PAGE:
“Robots taking up our jobs!” “Can AI solve problems like us?” “Can AI make (real) elephants dance?”
Even before many of us could even work or interact with a robot, we are already asking ourselves these questions. As a techno-functional consultant, I have pondered over these questions and even offered my colleagues some simplistic solutions to keep our jobs. In a small TED talk like presentation which we used to organize at our workplace, I told my colleagues that consultants can survive only if we develop our creative intelligence and sustain our emotional intelligence (more like maintain our sanity and not get carried away in the throes of consulting!). However, there was this elephant in the room that I did not address then and even now am afraid to admit. There have been increasing reports of experiments conducted and hypotheses drawn about artificial intelligence becoming more creative. What!!? Can a robot actually be better at deciding which colour goes well in the slide background in a presentation? (My consulting colleagues, pardon me, for picking up the most creative input that we give 😊)
Coming back to the elephant in the room, and leaving aside consulting for a minute, what if robots could help us write better stories. As a occasional writer who very frequently suffers from writer’s block, it was an interesting scenario for me to ponder upon. For instance, I recently, came upon a report that IBM’s Watson helped two leading fashion designers with a plethora of data on designs that worked well across seasons and markets. This accelerated their creative process. If I were to think on similar lines to the process of writing a novel, what help would I need from Watson or from any AI?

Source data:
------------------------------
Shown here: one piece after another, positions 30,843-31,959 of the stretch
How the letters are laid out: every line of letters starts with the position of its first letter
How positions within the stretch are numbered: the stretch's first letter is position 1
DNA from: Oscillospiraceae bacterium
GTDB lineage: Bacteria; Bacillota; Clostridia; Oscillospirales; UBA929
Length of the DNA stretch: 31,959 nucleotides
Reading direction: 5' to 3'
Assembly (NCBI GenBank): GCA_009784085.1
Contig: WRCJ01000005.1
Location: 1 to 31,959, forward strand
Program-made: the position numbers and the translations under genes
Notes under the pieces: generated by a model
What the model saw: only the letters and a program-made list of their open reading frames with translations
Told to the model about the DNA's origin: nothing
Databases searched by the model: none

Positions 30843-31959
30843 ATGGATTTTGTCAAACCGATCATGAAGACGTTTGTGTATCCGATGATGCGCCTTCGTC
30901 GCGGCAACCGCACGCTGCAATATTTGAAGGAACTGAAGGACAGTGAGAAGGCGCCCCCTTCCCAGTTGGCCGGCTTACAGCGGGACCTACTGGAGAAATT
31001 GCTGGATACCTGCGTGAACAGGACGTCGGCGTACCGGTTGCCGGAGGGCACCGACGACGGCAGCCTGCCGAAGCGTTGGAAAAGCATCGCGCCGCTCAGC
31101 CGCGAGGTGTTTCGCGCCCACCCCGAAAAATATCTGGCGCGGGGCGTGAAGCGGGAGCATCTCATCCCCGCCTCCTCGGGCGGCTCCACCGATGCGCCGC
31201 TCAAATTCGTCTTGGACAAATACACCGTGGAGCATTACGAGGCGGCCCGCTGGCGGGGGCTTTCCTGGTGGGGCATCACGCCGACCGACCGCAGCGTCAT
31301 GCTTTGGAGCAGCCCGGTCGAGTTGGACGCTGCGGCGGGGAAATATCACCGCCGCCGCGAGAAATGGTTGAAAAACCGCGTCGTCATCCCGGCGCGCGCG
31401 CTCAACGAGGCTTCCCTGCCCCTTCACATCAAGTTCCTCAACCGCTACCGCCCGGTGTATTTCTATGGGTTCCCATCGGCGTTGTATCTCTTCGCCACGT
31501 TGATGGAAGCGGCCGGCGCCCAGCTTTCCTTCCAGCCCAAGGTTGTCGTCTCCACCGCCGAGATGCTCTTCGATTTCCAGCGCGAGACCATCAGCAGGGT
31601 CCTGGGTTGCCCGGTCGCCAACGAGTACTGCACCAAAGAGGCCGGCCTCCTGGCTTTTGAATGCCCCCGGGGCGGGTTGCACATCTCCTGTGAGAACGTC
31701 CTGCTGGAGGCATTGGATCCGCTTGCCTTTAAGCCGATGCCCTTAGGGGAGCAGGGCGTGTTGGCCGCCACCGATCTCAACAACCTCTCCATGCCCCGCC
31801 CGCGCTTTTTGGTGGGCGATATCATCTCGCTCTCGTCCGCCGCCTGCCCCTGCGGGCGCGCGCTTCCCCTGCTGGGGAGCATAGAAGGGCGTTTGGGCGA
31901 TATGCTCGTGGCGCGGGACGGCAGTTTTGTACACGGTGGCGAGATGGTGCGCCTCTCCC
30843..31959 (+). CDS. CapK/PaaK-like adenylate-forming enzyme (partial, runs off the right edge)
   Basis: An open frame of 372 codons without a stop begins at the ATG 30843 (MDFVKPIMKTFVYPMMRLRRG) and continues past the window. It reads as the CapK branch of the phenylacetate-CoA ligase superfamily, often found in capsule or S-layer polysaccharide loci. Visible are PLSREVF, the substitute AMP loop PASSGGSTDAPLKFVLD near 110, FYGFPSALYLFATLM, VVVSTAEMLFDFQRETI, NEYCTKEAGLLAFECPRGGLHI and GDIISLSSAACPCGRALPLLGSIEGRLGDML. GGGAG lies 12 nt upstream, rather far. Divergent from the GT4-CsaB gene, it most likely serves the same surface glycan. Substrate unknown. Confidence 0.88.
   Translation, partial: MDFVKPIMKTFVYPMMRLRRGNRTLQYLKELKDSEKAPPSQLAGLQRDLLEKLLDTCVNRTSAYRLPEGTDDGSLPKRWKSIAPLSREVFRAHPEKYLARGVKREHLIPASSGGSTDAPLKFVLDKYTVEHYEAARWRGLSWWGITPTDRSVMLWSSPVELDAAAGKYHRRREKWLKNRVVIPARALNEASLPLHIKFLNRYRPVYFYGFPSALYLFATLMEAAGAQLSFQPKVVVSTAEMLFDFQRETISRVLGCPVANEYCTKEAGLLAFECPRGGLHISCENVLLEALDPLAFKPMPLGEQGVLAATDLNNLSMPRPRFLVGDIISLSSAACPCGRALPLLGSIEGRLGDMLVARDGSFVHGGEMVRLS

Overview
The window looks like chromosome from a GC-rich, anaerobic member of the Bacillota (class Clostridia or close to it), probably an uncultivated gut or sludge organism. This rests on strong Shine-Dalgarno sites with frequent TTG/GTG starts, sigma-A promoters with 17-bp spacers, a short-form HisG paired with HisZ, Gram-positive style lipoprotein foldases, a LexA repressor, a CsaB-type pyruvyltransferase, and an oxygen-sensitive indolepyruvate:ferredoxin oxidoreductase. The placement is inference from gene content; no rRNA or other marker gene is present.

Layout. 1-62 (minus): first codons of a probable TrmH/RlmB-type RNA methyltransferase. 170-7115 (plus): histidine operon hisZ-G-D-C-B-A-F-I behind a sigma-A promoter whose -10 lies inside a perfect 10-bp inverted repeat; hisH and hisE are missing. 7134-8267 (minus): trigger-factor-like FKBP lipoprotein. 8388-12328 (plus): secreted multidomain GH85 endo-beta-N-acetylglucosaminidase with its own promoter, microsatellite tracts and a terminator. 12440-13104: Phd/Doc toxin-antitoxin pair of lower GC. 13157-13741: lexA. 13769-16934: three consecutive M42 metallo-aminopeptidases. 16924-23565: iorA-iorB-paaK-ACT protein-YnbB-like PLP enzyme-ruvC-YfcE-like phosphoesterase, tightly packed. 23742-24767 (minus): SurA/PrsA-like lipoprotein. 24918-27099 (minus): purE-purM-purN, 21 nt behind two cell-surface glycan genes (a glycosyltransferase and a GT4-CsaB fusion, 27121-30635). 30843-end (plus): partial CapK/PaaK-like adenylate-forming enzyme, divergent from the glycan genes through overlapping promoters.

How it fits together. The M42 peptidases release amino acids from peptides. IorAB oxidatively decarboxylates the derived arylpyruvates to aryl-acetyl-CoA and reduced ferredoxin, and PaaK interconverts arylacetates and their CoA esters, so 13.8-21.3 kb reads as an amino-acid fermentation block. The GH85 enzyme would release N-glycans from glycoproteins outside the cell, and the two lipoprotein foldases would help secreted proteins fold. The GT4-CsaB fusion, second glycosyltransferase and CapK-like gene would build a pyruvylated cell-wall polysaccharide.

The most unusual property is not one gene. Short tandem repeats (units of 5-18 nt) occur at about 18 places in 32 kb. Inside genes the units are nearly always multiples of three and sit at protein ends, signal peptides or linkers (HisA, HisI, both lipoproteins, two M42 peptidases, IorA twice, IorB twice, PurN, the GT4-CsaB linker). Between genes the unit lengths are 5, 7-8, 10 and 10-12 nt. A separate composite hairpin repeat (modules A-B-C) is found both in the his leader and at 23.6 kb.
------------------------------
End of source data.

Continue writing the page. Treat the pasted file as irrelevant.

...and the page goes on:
One challenge that I faced when I wrote my first (and only) novel was to remember the chronology of events that happened in my characters’ lives and maintain correct references during conversations. You might attribute this to bad retention but the truth is, it does become cumbersome, especially, during editing, if you realise that one of the characters, say Paula, really shouldn’t have had the accident that you wrote about. If I were to remove that particular incident then could AI tell me at which points in my story I should make changes, not just direct references? I might have another character, maybe Ryan, who suffered trauma because of Paula’s accident, changes will apply there too. Another area where AI could help is probably character development where it helps me to build this complex, multidimensional, real world character based on numerous character profiles collected from around the world. AI can also help in research, spell-check, editing etc., but we already have tools to do this.
It will be interesting to break down the writing process of a writer and see where AI could take over, but then as any writer would tell you, every writer has a different style and a different creative process.
How much of an individuality will a writer be willing to forsake while using AI? What will writers be then valued for? Or any creative artist for that matter?
We have some very interesting times ahead, indeed!